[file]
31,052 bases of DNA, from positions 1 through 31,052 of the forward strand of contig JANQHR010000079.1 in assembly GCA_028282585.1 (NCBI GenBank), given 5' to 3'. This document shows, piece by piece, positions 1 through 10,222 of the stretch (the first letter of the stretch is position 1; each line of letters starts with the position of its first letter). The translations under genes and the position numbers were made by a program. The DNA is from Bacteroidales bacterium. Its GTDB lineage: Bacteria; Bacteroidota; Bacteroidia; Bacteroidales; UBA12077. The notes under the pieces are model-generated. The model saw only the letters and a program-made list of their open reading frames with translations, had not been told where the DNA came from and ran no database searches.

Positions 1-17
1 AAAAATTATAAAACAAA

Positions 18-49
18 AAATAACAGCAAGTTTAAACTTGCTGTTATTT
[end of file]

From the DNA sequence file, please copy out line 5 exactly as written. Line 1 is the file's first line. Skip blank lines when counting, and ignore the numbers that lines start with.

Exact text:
18 AAATAACAGCAAGTTTAAACTTGCTGTTATTT